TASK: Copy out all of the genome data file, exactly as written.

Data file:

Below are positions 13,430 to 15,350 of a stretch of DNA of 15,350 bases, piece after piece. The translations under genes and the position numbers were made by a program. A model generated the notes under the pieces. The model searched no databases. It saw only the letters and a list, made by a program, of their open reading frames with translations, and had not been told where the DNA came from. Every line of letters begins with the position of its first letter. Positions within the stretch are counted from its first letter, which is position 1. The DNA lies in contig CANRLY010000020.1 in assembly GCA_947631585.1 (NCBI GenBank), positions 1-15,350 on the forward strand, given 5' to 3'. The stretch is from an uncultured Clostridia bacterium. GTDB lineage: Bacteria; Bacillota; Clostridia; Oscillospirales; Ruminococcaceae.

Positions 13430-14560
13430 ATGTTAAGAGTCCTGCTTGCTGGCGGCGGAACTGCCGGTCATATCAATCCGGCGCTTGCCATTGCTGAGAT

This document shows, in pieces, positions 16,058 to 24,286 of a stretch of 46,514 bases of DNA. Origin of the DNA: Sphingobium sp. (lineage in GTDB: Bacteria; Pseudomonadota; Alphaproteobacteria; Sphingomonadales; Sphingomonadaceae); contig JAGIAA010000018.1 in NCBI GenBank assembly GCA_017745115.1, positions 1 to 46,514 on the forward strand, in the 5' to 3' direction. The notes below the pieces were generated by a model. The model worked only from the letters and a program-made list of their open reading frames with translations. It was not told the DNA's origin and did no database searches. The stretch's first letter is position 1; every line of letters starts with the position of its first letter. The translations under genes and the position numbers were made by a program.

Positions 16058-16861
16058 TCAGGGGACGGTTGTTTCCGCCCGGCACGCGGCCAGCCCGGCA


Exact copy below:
Below are positions 13,430 to 15,350 of a stretch of DNA of 15,350 bases, piece after piece. The translations under genes and the position numbers were made by a program. A model generated the notes under the pieces. The model searched no databases. It saw only the letters and a list, made by a program, of their open reading frames with translations, and had not been told where the DNA came from. Every line of letters begins with the position of its first letter. Positions within the stretch are counted from its first letter, which is position 1. The DNA lies in contig CANRLY010000020.1 in assembly GCA_947631585.1 (NCBI GenBank), positions 1-15,350 on the forward strand, given 5' to 3'. The stretch is from an uncultured Clostridia bacterium. GTDB lineage: Bacteria; Bacillota; Clostridia; Oscillospirales; Ruminococcaceae.

Positions 13430-14560
13430 ATGTTAAGAGTCCTGCTTGCTGGCGGCGGAACTGCCGGTCATATCAATCCGGCGCTTGCCATTGCTGAGAT

This document shows, in pieces, positions 16,058 to 24,286 of a stretch of 46,514 bases of DNA. Origin of the DNA: Sphingobium sp. (lineage in GTDB: Bacteria; Pseudomonadota; Alphaproteobacteria; Sphingomonadales; Sphingomonadaceae); contig JAGIAA010000018.1 in NCBI GenBank assembly GCA_017745115.1, positions 1 to 46,514 on the forward strand, in the 5' to 3' direction. The notes below the pieces were generated by a model. The model worked only from the letters and a program-made list of their open reading frames with translations. It was not told the DNA's origin and did no database searches. The stretch's first letter is position 1; every line of letters starts with the position of its first letter. The translations under genes and the position numbers were made by a program.

Positions 16058-16861
16058 TCAGGGGACGGTTGTTTCCGCCCGGCACGCGGCCAGCCCGGCA